Column - Kids' honesty is brutalThere’s always one kid in the crowd. That precocious little one who’s not afraid to announce – loudly – that your hair looks funny, or that you have a mustache, or hairy legs, or that your arms wobble when you wave.
By: Jo Colvin, Alexandria Echo Press
There’s always one kid in the crowd. That precocious little one who’s not afraid to announce – loudly – that your hair looks funny, or that you have a mustache, or hairy legs, or that your arms wobble when you wave.
You gotta love those brutally honest kids. Or not. Just when you think you’re looking pretty good, one of those kids is more than willing to point out that you’re not. Of course to them, they are just pointing out the obvious, stating the facts, being honest – brutally. Unfortunately, it usually involves adjectives like jiggly or chubby or wobbly or funny or fat or wrinkly – never anything like svelte or taut or slender or smooth or flawless or muscular.
I knew it was coming a couple weeks ago when I went to a friend’s lake home. I tentatively took off my shorts and shirt, preparing to hop in the water, bracing myself for an “observation” from her “refreshingly honest” 9-year-old son as I exposed the two-piece bathing suit.
It got off to a promising start.
“Wow! I like your suit!” he said. “My mom should get a suit like that.”
Cool! I passed. Then it got better – he said the words that are music to a girl’s ears.
“You’re skinny,” he said.
Whew! I was free and clear. Or so I thought. But then he grinned, took his grubby little finger and poked it into my stomach.
“You have a jiggly stomach,” he giggled, as he enlisted the mocking aid of his cousin, the same age. “Doesn’t she have a jiggly stomach?”
His cousin whipped out his own finger fat caliper and joined in the finger poking and laughter.
“She does have a jiggly stomach!” he agreed.
My friend scolded him, telling him, 1. It’s rude to point out someone’s jiggliness, and 2. If he had had two babies he’d have a jiggly stomach, too.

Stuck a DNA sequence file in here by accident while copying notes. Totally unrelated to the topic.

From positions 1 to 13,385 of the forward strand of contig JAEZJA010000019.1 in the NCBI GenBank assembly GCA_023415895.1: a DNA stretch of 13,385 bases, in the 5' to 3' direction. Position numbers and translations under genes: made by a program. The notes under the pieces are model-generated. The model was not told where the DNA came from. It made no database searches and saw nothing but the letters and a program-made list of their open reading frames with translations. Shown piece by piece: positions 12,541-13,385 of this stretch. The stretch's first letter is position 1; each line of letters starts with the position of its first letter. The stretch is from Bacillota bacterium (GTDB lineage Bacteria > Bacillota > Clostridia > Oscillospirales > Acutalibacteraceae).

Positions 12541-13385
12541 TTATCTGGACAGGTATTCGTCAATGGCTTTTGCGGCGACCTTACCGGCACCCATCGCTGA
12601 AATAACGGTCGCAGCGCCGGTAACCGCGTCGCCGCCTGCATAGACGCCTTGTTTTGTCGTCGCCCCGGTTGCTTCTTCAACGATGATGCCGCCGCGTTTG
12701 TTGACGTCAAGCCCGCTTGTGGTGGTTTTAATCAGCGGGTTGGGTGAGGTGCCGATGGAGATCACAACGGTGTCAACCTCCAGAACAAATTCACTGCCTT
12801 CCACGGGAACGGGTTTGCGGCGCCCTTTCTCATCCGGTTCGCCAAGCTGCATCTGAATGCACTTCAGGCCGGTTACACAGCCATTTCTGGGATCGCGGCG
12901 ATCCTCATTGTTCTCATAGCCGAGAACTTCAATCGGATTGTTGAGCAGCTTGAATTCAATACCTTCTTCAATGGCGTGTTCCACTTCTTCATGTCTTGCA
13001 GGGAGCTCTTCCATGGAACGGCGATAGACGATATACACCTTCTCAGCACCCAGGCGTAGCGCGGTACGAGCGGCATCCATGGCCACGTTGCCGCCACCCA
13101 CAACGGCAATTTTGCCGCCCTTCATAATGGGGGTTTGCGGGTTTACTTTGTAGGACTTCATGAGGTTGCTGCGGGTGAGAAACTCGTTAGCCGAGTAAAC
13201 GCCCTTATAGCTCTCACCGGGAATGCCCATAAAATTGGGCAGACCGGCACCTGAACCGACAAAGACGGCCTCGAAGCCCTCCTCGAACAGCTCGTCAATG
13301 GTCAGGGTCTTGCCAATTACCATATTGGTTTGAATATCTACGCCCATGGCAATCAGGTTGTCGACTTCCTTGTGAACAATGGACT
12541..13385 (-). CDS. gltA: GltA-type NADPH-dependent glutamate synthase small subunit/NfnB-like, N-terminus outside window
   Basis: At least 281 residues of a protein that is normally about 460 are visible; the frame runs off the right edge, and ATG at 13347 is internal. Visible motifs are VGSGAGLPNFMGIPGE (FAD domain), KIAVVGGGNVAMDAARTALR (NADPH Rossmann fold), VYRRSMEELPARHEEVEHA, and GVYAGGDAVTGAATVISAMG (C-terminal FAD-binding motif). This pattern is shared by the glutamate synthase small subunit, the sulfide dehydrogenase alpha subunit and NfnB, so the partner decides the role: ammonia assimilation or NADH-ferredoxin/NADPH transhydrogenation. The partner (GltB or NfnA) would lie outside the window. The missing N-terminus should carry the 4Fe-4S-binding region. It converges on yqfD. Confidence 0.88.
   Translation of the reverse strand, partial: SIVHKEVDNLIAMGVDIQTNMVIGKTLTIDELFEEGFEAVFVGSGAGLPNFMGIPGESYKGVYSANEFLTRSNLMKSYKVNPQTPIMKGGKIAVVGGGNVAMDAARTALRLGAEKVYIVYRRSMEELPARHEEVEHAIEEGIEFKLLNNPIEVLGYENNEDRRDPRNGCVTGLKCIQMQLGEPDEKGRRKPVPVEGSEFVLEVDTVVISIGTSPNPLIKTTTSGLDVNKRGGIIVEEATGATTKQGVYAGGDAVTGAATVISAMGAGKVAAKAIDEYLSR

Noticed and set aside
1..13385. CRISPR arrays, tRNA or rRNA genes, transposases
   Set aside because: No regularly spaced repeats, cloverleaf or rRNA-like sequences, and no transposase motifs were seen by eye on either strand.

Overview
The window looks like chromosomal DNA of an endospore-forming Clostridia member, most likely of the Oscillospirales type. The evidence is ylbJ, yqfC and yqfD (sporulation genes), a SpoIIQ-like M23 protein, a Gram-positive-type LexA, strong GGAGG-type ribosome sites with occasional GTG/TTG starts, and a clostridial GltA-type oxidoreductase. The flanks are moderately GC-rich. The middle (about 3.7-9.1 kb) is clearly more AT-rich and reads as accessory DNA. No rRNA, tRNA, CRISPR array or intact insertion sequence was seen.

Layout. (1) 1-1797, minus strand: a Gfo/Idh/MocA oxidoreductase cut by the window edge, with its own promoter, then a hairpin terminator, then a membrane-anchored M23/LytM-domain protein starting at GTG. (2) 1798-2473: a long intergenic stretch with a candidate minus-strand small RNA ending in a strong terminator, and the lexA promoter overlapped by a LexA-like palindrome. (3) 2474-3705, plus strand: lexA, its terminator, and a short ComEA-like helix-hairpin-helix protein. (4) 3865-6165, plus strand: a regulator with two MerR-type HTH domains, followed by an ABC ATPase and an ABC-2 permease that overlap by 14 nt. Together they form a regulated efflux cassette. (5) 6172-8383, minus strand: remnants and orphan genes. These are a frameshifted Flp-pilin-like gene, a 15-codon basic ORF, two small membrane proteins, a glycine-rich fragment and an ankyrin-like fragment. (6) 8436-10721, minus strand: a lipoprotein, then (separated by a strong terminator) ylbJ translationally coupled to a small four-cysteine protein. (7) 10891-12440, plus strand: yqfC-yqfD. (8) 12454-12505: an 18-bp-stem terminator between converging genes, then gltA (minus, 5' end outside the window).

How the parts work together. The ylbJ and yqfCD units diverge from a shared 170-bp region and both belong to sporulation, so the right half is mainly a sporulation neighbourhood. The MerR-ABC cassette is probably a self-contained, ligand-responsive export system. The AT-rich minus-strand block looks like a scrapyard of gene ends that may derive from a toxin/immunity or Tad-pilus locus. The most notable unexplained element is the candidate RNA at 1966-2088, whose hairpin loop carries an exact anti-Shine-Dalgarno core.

But they still thought it was funny. So did I, because it brought to mind two of the funniest unintentional insults ever hurled at me – by my own daughter – both in reference to my…ummm…chest.
She was 5 and sitting in the front seat of the car playing with a Barbie doll, which she had undressed. Once again, the insult started off disguised as a compliment.
“Hey, Mom. Barbie has big boobs just like you do,” she observed. (This alone made me laugh because “big” is, of course, in comparison to herself.)
But then came the kicker.
“Only hers aren’t floppy.”
Out of the mouths of really honest babes. Completely innocent, accurate observations. I laughed so hard I cried and to this day I tell her this story whenever we talk about the cute things she said when she was little.
Then I have to remind her of the Academy Award incident.
She was 4 then, sitting in the recliner in her pink footie pajamas, watching as the scantily-clad women gave their thank-you speeches. Her gaze kept shifting from the TV screen to me, and I could just see the wheels in her cute little head spinning.
“What’s the matter?” I kept asking, to which she insisted that it was “nothing.”
Finally, Susan Sarandon appeared onstage, her décolletage nearly spilling out of her aluminum foil dress. My daughter looked at her, looked at me and finally voiced her confusion.
“Mom, why are your boobs so far apart?” she asked, stymied.
After I choked back the laughter, she got her first lesson in the many purposes and joys of duct tape – wrap some around your chest, and voila! Instant cleavage. She was mystified.
“Why would they do that?” she wondered, to which I responded that many women think it is attractive
Sometimes in life, the only answer you can honestly give is, “I don’t know.”
Of course now my daughter is older and more tactful. She knows not to scream out, “Grandma, your face looks like bacon” in a room full of people, or “Mom, that lady’s fat!” in a packed restaurant.
Now, instead of an honest “observation,” I just get the eye roll and the subtle, “You’re going to wear that!?”
Of course I am.
I have to wear something to hide my jiggly stomach.